The Shield Tablet ships with Android 4.4.2 KitKat and is devoid of custom skins, launchers, widgets and other gee-whiz features that do nothing except get in the way. Nvidia’s only additions to the stock Android experience are some Shield-specific settings for the controller and stylus, along with several apps to enable gaming and stylus functionality. Kudos to Nvidia for providing a clean, uncluttered interface.
The home screen includes two folders in the lower-left corner that conveniently hold all of the Google and Nvidia apps, respectively, making it easy to access Google features and Shield-specific content. There are also dedicated buttons for the Shield Hub app and app drawer in the dock.
Nvidia could have created a custom skin to make the Shield Tablet’s gaming- and media-oriented features pervasive throughout the UI. Instead, the company bundles all of that functionality into the Shield Hub app, a design decision that doesn’t intrude upon the general-purpose tablet experience.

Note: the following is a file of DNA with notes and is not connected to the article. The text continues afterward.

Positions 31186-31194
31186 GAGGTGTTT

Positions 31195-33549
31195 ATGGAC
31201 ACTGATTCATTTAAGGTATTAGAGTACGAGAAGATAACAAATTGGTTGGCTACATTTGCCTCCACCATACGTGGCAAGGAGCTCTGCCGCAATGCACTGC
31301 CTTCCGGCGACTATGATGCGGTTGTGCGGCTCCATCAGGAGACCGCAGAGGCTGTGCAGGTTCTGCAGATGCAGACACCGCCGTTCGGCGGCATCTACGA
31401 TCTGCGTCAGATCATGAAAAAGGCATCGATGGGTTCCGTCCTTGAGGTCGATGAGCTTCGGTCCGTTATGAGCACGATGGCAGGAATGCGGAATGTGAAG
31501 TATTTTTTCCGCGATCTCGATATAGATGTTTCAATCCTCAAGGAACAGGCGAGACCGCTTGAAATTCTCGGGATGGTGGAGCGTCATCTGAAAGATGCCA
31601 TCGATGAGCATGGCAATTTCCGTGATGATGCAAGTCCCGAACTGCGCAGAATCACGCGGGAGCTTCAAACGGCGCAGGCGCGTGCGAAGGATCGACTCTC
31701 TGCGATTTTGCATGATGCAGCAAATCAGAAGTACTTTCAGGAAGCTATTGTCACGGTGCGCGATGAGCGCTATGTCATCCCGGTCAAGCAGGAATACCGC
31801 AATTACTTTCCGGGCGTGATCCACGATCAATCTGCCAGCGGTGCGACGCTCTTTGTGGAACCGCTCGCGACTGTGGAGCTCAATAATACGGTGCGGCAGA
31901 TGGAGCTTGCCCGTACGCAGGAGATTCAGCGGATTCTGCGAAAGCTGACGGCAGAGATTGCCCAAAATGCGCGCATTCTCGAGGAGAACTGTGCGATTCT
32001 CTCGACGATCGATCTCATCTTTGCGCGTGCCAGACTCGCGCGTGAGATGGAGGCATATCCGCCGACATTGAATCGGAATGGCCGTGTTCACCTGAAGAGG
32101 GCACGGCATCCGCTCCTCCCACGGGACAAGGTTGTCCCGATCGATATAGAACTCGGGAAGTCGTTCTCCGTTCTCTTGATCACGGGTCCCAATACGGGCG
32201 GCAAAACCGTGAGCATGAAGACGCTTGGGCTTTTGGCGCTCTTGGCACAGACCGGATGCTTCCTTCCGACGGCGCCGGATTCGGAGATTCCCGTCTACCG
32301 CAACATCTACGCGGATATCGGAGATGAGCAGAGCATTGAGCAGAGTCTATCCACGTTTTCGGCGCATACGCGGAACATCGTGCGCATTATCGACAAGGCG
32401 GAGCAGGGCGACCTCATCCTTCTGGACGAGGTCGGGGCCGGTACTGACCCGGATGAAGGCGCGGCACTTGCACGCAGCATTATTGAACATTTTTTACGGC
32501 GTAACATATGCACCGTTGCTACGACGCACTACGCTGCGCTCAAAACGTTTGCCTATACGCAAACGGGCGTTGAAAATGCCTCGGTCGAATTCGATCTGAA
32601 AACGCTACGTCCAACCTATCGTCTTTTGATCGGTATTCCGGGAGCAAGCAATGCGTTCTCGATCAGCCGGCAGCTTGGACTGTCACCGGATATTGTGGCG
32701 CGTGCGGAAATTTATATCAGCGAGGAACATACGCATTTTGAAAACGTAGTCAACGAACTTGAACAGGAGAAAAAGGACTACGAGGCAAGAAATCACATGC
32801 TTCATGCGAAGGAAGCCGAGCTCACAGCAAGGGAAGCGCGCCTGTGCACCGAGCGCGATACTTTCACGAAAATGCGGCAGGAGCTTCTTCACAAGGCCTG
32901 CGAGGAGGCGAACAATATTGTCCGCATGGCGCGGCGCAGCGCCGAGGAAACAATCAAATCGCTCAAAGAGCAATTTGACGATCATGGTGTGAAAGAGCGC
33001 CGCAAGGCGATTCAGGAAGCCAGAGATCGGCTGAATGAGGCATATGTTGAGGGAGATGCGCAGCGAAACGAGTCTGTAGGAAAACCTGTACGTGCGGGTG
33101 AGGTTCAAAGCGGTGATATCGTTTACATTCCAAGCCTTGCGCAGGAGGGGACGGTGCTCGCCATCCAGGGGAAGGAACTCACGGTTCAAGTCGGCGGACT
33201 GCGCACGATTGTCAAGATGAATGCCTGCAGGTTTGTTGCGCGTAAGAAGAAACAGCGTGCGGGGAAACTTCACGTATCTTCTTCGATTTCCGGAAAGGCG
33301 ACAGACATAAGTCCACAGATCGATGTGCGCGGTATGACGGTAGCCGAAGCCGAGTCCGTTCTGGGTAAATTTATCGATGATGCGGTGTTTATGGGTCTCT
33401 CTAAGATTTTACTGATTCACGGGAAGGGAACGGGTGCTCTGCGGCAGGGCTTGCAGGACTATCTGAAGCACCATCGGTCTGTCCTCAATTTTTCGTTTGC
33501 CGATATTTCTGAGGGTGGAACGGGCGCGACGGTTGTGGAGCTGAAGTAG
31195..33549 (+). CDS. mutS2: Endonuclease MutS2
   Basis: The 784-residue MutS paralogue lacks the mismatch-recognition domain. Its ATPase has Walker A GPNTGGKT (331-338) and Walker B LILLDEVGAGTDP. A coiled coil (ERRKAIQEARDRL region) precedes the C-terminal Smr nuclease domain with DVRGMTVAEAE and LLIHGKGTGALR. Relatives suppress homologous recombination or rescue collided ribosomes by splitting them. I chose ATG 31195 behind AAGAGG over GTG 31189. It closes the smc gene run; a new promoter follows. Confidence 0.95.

The Shield Hub app is simple to navigate and designed to be easily viewed on a TV from across the room. From within the app, you can shop for Shield-optimized games and accessories, and read gaming news. It also provides easy access to more general Android-based titles and media apps like Netflix. Any Shield tested and certified games/apps show up in the appropriate category automatically. Unfortunately, there’s currently no way to manually add Android games or apps, which keeps the Shield Hub from being an exclusive interface while in console mode.
This isn’t the case for accessing PC games via GameStream. Titles added by selecting Preferences, then Gamestream in the GeForce Experience App on the PC appear in the “My PC Games” section of the Shield Hub app.
The Shield Wireless Controller app is simple and self-explanatory. Its sole purpose is to make pairing Shield Controllers with the tablet a painless procedure.
In addition to the Shield-specific apps, the tablet comes preloaded with Adobe Reader and Camera Awesome. For capturing notes and general writing, you get Evernote, JusWrite and Write.
By focusing on simplicity and functionality, Nvidia provides a pleasant and efficient interface for Shield. Other than the inability to customize which apps appear within the Shield Hub, the only other quibble I have relates to color consistency. Nvidia uses a bright green accent shade for both hardware and software. However, Android uses blue for its highlight color. Using Nvidia green throughout the Android UI, as well as its own apps, would yield a more integrated experience.